After 29 years and 120 days of the Mubarak regime, Egypt has embarked on a new era. Egypt—a country with the oldest tradition of modernization in the region—had not been governed by a civilian since 1953 until the recent election of its first civilian president, Mohamed Morsi. The military regime, after having kept its cool during the revolution and the parliamentary elections, went on the offensive right before the presidential elections and intervened in politics. Following the military’s lead the judiciary dissolved the parliament and the constitutional drafting committee, as well as limiting the powers of the president that would be elected. The actors of the revolution all of a sudden found themselves facing a judiciary coup. They had two choices. Either they could take to the streets in protest, or they could ignore the judiciary and demand that the presidential election continue as planned. The Ikhwan, as the pioneer of the opposition, opted for the second choice. This did not mean that the struggle against the tutelage of the military-judiciary collaboration had ended. The battle was lost, but the fight was going to be carried on with the first victory to the public in the presidential elections. The expected happened after the elections. The forces of the military-judiciary tutelage and the president-elect embarked on a controversial political tug of war for power. It would be useful to remind the reader the history of this struggle.
POST-REVOLUTION: TUTELAGE VERSUS DEMOCRACY
The suspension of the constitutional drafting committee by the Egyptian Administrative Court on April 10, 2012 can be considered the first post-revolution intervention in the democratic system by Egypt’s judiciary. The constitutional drafting committee, more than half of which consisted of members from the Freedom and Justice Party (FJP) and the Nour Party, was criticized for having been taken over by the “Islamists”. Following this, there was discord between the representatives of the secular segment of the country and the Islamic parties in the committee. These disagreements had resulted in the withdrawal of some liberal, Christian and left representatives. The secularist movements and parties were content with the Administrative Court’s decision to suspend the constitutional drafting committee, with the Al-Ahrar (Liberal Socialist Party), Al-Wafd (Nationalist Liberal party) and the Social Democratic Parties declaring the court’s ruling “a constitutional victory”. The Islamic parties, however, criticized the court’s ruling for violating the separation of powers principle.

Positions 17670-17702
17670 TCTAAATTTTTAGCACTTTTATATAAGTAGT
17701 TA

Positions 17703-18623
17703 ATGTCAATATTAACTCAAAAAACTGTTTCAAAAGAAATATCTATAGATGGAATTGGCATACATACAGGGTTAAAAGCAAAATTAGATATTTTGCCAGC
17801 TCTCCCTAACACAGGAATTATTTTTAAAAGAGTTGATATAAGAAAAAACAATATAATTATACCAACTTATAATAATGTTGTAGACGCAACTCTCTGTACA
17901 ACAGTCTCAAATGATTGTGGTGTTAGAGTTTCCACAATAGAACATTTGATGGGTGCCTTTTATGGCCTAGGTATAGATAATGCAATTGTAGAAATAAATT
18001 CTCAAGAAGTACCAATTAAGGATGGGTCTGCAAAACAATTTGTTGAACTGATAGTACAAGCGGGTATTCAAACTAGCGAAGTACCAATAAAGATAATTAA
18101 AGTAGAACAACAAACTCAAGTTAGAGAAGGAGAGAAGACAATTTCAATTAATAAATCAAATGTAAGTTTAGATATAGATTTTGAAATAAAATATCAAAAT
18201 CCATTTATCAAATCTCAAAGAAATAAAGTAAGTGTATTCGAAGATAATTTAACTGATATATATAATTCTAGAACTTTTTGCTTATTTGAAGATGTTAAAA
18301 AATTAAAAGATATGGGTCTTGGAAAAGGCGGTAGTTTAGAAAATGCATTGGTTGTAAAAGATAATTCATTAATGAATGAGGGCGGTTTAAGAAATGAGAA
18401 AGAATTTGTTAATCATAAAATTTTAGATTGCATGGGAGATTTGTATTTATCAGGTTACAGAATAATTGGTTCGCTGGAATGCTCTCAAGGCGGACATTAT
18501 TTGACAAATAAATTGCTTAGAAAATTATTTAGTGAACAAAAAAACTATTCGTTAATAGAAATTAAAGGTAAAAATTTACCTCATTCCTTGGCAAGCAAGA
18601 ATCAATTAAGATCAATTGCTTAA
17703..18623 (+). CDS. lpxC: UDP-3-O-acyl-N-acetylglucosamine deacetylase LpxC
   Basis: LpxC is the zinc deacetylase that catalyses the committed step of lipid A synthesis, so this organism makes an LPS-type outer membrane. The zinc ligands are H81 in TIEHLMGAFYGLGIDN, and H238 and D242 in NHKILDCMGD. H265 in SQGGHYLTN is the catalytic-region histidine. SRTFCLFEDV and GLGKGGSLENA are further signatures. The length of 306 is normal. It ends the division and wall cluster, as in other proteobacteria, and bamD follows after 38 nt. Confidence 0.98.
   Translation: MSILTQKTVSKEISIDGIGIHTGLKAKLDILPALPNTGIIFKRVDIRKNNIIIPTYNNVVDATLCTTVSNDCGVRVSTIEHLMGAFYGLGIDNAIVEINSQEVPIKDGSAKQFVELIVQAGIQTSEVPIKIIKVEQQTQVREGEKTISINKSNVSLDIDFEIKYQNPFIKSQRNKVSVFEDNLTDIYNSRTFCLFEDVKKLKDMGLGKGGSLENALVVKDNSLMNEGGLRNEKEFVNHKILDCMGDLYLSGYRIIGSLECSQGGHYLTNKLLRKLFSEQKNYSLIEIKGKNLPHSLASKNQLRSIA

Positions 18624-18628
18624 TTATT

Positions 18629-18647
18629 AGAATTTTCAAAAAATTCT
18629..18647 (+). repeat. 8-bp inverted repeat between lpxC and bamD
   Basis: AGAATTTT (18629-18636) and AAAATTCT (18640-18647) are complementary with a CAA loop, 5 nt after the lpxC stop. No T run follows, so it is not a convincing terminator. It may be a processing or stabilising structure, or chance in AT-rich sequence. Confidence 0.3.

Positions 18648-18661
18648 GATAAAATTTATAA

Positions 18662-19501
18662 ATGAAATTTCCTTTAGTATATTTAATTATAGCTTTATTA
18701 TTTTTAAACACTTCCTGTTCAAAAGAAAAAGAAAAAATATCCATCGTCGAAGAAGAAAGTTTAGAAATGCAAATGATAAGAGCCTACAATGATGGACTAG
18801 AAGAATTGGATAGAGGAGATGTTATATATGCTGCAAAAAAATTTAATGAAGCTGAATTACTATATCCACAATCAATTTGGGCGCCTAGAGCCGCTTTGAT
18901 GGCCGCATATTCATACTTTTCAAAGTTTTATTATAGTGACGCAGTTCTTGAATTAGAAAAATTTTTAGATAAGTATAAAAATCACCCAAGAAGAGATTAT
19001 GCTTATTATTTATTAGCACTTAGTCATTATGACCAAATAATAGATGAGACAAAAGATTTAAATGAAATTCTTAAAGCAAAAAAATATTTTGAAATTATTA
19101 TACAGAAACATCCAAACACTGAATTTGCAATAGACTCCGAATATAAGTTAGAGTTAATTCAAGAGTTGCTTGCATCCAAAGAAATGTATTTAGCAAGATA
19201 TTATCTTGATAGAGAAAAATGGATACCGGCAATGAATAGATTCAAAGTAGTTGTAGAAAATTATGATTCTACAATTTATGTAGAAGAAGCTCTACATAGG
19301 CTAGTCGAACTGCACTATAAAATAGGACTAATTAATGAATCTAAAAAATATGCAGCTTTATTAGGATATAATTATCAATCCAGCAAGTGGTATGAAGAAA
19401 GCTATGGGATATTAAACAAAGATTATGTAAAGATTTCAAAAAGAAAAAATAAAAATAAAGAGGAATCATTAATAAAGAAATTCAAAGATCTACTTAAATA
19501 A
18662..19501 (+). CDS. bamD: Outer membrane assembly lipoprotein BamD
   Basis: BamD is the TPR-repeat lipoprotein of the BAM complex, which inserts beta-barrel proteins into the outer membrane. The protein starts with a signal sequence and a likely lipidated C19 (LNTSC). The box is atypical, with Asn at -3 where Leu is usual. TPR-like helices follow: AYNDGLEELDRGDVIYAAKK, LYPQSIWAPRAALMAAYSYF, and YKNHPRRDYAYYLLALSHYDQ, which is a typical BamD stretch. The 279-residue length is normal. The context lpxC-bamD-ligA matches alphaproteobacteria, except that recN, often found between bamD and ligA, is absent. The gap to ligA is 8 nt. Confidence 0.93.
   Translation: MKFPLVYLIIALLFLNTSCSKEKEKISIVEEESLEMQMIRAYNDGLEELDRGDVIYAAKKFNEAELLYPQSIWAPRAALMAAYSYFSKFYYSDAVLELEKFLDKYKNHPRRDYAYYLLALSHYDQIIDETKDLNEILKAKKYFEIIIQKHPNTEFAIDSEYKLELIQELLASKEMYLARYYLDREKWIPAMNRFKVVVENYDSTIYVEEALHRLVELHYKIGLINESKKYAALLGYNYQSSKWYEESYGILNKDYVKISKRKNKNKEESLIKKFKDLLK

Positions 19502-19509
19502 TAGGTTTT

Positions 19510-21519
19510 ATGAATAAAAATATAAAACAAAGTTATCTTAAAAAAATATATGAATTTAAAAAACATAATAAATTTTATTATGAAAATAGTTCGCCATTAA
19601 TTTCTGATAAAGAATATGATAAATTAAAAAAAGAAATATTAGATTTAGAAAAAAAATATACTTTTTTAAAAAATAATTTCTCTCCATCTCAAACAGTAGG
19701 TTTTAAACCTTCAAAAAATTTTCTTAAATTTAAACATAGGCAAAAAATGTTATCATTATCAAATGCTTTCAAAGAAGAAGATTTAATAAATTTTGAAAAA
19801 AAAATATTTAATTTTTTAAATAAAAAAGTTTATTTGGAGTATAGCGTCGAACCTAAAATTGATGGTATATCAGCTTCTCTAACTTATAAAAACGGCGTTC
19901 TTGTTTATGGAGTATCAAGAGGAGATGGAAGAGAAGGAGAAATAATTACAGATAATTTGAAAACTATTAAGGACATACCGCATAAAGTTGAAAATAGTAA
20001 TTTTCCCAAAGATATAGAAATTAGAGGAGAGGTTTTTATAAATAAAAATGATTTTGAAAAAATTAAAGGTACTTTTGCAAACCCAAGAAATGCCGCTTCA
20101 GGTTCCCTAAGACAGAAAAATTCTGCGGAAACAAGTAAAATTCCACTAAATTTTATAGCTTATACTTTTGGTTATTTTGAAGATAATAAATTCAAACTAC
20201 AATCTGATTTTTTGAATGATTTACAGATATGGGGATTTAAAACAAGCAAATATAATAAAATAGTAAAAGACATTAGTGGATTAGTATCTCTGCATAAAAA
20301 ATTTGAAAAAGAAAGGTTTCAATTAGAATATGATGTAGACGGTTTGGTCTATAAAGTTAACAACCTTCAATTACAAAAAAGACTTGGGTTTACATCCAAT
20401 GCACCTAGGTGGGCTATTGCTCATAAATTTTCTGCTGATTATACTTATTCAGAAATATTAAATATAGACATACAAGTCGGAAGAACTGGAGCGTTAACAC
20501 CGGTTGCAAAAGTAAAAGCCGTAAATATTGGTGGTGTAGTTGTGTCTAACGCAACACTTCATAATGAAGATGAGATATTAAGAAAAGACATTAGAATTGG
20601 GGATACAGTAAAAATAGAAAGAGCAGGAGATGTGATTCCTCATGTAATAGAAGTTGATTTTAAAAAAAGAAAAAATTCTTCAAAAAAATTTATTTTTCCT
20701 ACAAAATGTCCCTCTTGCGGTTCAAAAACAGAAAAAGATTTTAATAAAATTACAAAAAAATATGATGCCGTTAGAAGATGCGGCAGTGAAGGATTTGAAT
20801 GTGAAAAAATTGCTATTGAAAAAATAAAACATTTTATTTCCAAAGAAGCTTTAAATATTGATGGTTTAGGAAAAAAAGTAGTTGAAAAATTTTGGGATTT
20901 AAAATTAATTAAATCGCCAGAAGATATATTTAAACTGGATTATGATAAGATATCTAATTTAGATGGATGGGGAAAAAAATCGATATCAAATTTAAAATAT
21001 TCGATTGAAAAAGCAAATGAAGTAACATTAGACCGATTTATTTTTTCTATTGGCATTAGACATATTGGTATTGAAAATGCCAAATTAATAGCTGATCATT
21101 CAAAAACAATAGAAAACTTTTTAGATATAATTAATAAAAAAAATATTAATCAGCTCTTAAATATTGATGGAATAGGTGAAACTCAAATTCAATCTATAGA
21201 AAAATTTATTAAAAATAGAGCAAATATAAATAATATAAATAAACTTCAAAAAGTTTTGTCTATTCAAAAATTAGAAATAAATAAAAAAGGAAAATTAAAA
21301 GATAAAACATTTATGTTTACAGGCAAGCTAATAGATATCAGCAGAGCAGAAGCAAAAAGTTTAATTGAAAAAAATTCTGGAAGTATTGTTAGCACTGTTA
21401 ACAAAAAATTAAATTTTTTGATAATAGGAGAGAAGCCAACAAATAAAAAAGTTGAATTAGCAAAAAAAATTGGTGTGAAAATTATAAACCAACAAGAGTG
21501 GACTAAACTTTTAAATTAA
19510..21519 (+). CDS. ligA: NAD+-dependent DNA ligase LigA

The second intervention by the Egyptian judiciary after the ousting of Mubarak concerned the presidential candidates, particularly the disqualification of Khairat al-Shater from the presidential race, can be considered one the most significant judicial intervention on the path to democracy. Neither the FJP nor any other political movement in the country reacted strongly to the disqualification of the ten candidates from the presidential race at the hand of the judiciary in April. Had Khairat al-Shater’s candidacy not been revoked, he would have been the president of Egypt today instead of Morsi. The Muslim Brotherhood accepted this, opting for continuing in the democratic process. Other political groups were secretly content that the most important candidate of the Justice and Development Party was disqualified from the presidential race. However, the issue at stake was not al-Shater’s disqualification but the audacity of the judiciary in intervening in the democratic system so brazenly and the indifference of political actors to such intervention.
After this event, the Egyptian judiciary believed that it could exercise its power with no consequences. In an even more radical step, on June 14, 2012, Egypt’s Supreme Constitutional Court announced the dissolution of the People’s Assembly, the parliament that consisted of democratically e